It was over lunch, on September 27th, 2012, at a restaurant in Madrid. José Manuel Villarejo, former Spanish National Police commissioner, Eugenio Pino, former deputy director (DAO) of the police, and Agustín Linares, a reference figure in the force and Villarejo's mentor, took a table for three. At that lunch, the seed that evolved into the dirty war known as Operation Catalonia was born.
Through new audio recordings from Villarejo's extensive collection, this time published by the digital newspaper El Món, the details of how Operation Catalonia began have come to light. At that lunch, the three involved talked about their concern for the political events unfolding in Catalonia. The meeting took place just two weeks after the Diada, Catalan National Day, when, for the first time, the Catalan National Assembly (ANC) had called a pro-independence rally on the symbolic September 11th, and hundreds of thousands of people jammed the streets of Barcelona. That was followed, shortly afterwards, by movements from Catalan president Artur Mas, who met with Spanish PM Mariano Rajoy, but did not extract any economic concessions from him, and then, on September 25th, called a snap Catalan election at two months notice, with a proposal for an independence referendum as star policy. The three Spanish police figures spoke about all this and more - and it was recorded.
As the tape recorder witnessed, the police trio planned to do something about the political changes in Catalonia and the supposed "defencelessness" of the Spanish government. Thus began the so-called "Barna Project", which would end up being Operation Catalonia. But what were the first steps? At this lunch they began to generate reports and organize meetings with other willing participants in fighting against the independence process which had suddenly burst into the media.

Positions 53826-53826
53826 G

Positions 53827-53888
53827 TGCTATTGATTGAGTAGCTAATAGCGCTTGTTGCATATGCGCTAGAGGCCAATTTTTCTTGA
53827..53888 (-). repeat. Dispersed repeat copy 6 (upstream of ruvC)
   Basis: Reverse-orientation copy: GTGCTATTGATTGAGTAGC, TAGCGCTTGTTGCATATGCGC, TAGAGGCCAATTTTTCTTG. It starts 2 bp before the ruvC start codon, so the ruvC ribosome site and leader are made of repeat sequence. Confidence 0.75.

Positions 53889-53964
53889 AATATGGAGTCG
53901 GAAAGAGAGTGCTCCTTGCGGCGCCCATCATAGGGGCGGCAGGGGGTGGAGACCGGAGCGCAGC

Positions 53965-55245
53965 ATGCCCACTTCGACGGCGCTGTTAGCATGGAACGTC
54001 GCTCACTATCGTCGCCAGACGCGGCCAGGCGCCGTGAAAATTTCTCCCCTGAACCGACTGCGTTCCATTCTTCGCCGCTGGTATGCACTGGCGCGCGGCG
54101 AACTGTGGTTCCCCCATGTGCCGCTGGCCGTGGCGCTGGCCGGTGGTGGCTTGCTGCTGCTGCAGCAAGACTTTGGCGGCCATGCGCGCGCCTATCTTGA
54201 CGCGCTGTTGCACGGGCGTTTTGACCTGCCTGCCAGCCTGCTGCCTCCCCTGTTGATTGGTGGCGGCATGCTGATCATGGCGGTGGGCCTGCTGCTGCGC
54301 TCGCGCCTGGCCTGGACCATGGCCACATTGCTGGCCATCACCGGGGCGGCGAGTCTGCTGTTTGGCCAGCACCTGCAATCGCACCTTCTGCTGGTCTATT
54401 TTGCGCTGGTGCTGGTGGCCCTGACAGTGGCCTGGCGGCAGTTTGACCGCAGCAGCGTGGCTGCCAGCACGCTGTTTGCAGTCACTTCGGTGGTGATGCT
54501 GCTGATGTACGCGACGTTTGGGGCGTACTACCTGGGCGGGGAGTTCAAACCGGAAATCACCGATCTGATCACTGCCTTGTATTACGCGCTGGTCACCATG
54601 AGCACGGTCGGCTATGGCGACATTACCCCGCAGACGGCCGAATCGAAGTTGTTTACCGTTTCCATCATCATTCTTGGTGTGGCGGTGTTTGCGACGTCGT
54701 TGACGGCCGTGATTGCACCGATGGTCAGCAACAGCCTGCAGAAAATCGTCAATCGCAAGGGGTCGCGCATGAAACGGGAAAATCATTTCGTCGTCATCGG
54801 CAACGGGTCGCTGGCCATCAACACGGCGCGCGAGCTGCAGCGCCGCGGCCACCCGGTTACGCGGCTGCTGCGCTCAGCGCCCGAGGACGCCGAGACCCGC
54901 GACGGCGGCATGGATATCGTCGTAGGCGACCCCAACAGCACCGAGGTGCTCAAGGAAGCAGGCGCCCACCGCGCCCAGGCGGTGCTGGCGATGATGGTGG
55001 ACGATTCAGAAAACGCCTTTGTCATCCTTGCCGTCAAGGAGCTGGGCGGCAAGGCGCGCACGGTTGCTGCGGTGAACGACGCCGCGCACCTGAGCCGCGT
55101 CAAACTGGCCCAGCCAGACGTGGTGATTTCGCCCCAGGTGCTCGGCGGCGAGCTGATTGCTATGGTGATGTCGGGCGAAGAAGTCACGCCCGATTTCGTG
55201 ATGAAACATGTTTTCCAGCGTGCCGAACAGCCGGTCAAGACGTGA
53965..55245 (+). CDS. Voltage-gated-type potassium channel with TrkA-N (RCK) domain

CiU, in the spotlight
Shortly after that first luncheon conversation, on October 10th of that same year, Pino formally took action to put pressure on Mas's governing political grouping Convergència i Unió (CiU). The Catalanist coalition was put in the spotlight by those involved. In the conversation between Villarejo, Linares and Pino, the blame for the new "political" problem was attributed to "Mas" as well as "Pujol", preceding leader of CiU. All three regretted that the then Interior minister, Jorge Fernández Díaz, had appointed commissioner José Luis Olivera as the new director of the police's Intelligence Centre, removing him from the Economic and Financial Crimes Unit (UDEF), from where he had carried out the first investigations of the Pujol family, Convergència Democràtica de Catalunya (senior partner in the CiU coalition) and the Palau de la Música case. Those present claimed that Olivera had the Catalan leaders "by the balls", and for that reason they could not understand why he had been moved away from the UDEF.
They also spoke broadly of what the Catalan politicians were seeking. In their eyes, the CiU leadership was trying to get off scot-free from corruption cases like the Palau affair. They also believe that Mas wanted to "avoid frights" and they gave the example of that "crazy Ibarretxe" - the former Basque leader who had unsuccessfully proposed an independence referendum in Euskadi a few years earlier.
Independence bound to win
The three men were convinced that the pro-independence vote in Catalonia would win a referendum. "The Catalans are very Catalan," pointed out Pino. They also agreed on the fact that even if they won a referendum, that would not bring Catalonia greater income and Spain would be left with the financial advantages. All three spoke about the possibility that the independence movement would end up achieving the same autonomous community advantages as Euskadi - that is, the ability to collect its own taxes.